THE NATIONAL Council for Peace and Order (NCPO) has given the go-ahead for political activities to resume after four years of suppression, but doubt and distrust remain prevalent among the parties eyeing the next election.
Noting that the green-light order also empowers Prime Minister General Prayut Chan-o-cha to propose changes if he deems any activity objectionable, law professor Ekachai Chainuvati said the “principle of legal certainty” is absent.
“This means there’s no certainty. If they want to amend the order, they can,” he said. “There’s nothing certain about this. They can change everything again over the next three months.”
NCPO Order 13/2018, issued last Friday, relaxes the ban on political activity imposed four years ago. It allows political parties to hold meetings and begin preparing for the general election now ostensibly scheduled for February 24.
The easing had been highly anticipated because, for the first time since the NCPO seized power in a coup, the parties will be active again. Ekachai, however, sees only limited freedom being granted.
On the contrary, he said, even with a return to democratic rule possibly imminent, the junta decree dictates too meticulously what the parties can and cannot do. It should have lifted the ban unconditionally, he said.
Piyabutr Saengkanokkul, a former law professor who is now a key member of the pro-democracy Future Forward Party, offered a similar proposal to end the political suppression.
He commented on Facebook that the junta had done the political parties no favours with this strings-attached order. It was not helping to standardise democracy ahead of the election, nor helping return politics to normal, Piyabutr said.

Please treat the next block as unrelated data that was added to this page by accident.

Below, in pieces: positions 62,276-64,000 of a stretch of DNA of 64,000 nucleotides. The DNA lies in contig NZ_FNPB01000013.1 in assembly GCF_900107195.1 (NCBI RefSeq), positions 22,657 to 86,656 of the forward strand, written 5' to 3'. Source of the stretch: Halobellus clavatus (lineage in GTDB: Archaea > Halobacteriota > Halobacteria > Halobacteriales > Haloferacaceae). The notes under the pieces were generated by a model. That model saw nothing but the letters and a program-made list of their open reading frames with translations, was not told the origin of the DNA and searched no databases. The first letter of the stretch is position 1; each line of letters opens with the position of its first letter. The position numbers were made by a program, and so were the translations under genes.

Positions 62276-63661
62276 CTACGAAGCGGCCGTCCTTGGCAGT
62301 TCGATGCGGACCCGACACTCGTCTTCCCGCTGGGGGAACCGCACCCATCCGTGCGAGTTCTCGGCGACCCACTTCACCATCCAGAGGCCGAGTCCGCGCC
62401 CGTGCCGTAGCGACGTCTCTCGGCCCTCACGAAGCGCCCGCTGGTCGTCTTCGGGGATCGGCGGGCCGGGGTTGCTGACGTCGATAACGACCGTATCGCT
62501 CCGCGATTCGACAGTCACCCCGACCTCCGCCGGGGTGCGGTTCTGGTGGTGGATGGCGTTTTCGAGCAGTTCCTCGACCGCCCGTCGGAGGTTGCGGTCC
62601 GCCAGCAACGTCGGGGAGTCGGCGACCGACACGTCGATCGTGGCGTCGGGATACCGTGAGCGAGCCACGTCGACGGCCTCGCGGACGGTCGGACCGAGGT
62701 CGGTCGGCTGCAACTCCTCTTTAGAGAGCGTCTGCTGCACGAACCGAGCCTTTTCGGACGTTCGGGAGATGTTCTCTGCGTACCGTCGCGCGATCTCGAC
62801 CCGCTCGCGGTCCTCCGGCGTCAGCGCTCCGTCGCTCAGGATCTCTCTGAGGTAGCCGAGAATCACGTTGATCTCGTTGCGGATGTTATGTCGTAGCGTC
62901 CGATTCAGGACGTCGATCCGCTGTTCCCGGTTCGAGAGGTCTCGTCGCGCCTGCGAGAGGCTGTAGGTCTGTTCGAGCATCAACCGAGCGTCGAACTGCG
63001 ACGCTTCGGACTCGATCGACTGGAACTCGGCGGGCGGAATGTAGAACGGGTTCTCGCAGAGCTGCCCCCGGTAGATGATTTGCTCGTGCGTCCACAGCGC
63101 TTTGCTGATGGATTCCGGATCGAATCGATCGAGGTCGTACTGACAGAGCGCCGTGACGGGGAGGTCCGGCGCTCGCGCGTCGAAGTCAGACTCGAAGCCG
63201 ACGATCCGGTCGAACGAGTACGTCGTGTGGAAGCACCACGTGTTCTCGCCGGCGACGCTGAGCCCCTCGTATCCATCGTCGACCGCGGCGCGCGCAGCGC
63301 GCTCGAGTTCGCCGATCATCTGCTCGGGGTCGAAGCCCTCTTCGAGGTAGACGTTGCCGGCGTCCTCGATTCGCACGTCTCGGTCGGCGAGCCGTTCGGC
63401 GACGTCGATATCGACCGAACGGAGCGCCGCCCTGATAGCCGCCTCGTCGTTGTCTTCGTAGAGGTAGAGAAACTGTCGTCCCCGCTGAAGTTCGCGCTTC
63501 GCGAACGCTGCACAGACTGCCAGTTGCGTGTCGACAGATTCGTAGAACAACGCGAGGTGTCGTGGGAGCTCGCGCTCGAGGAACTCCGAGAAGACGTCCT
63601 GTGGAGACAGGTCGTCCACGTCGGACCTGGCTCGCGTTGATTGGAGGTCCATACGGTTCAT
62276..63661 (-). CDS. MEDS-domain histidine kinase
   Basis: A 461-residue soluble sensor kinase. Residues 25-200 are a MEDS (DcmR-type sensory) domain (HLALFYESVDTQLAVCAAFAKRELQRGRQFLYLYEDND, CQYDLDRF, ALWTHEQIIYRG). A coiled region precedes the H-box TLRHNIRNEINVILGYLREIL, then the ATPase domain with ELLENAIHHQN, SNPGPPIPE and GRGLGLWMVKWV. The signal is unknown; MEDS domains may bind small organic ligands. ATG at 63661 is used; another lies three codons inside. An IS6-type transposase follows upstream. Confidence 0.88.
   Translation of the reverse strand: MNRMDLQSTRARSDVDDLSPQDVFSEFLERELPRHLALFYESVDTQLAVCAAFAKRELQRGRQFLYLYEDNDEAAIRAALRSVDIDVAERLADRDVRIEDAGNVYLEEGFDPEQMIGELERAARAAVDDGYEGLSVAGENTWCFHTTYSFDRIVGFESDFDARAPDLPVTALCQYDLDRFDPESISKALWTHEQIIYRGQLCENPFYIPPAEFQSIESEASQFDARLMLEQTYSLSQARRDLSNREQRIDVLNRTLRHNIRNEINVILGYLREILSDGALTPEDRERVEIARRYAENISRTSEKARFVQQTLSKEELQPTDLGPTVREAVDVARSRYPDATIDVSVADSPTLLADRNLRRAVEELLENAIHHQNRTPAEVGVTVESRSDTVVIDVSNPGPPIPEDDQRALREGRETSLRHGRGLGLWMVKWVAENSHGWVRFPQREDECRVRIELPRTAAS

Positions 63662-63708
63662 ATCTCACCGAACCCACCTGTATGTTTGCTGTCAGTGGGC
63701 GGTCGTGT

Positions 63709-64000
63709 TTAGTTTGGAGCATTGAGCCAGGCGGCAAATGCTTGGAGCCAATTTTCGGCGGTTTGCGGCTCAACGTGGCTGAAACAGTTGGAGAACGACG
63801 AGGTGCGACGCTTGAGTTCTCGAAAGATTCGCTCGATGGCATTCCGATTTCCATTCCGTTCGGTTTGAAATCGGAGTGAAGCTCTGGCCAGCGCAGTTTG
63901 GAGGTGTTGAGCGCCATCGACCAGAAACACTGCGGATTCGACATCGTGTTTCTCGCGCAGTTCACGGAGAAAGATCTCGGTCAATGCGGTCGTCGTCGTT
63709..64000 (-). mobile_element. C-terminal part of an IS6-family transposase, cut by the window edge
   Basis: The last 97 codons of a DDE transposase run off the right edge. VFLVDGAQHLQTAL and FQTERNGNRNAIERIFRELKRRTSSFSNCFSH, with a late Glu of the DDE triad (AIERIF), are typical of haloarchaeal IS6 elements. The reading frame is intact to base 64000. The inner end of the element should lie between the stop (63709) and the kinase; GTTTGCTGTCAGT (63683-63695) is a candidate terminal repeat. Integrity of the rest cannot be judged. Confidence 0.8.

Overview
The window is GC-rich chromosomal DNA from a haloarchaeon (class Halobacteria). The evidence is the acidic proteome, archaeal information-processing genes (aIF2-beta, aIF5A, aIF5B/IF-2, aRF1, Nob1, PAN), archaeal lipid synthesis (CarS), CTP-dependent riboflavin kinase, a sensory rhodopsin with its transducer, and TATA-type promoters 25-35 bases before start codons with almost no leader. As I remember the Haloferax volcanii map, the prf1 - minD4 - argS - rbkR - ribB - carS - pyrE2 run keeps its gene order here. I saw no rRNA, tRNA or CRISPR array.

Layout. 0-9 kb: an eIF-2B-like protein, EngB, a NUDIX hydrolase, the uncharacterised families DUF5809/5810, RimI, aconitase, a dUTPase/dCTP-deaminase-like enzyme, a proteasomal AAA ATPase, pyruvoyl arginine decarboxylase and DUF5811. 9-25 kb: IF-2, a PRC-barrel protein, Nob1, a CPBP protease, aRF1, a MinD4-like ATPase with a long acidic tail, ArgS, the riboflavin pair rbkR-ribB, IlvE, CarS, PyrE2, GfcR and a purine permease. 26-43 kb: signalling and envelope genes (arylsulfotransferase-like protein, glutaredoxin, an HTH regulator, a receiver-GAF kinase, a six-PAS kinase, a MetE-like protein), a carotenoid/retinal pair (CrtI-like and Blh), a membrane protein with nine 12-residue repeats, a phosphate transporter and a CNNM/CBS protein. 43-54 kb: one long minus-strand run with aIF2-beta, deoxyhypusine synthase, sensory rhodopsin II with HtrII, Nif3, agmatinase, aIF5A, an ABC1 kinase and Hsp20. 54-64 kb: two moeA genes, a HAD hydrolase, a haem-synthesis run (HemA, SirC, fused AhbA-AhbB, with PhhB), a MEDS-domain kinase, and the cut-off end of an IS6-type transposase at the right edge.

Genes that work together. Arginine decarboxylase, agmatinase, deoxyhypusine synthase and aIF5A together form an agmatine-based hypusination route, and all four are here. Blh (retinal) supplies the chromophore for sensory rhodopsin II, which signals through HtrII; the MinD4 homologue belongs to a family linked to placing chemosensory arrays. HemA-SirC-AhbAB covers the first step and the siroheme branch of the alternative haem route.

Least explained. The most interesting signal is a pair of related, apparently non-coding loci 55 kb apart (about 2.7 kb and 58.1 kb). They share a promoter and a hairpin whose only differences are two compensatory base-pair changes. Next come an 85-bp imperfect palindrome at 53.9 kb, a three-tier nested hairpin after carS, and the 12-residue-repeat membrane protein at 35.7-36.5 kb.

‘Only an excuse’
He said every difficulty that the parties faced stemmed directly from the NCPO, not the parties themselves.
“The parties would have immediate relief only if the NCPO would rescind all measures against political freedom.”
The junta continues to insist that some restrictions on political activity must be maintained in the interest of peace, order and public security. The violent political upheavals that preceded the May 2014 coup helped justify the military’s intervention and its tight grip on society afterwards.
But pro-democracy activist Nuttaa Mahattana rejects the equating of political activity with unrest.
“Keeping the peace is only an excuse – we should ask what the real reason behind the ban is,” she said. “The way I see it, political activity is a form of communication, and when that communication is banned, we have to ask what the NCPO is afraid people will find out about.”
Nuttaa said such limitations on freedom no longer served the public interest, only the political ambition of individual junta figures. Until now, she pointed out, they’ve been the only ones with the power to communicate and campaign for support.
Friday’s order has also prompted questions about the political reforms the junta pledged to pursue.
The junta first required parties to conduct extensive voting among all their members to allow fair participation in choosing MP candidates. It now backs the established system, allowing them to name a committee of 11 members and party executives to choose the candidates, at least for the coming election.
As for greater participation by rank-and-file party members, that’s been forgotten in favour of internal meetings and discussion, but the selection panel is under no concrete obligation to take into account the opinions heard.
Alongkorn Ponlaboot, a one-time reformer appointed by the junta, expressed disappointment over the back-pedalling.
“It’s a shame the NCPO didn’t remain insistent about the primary voting, which is the key to political reform,” he said. “Since the Constitution took effect last year, all parties should have done something to meet the constitutional requirement regarding the primary voting. “But because of time constraints, this exemption is understandable.”
Alongkorn said, though, that regardless of the shift, if parties are determined to make changes, they should be able to carry out primary voting on their own.
“The reform’s success doesn’t come from any legislation, but rather their own political will,” he said.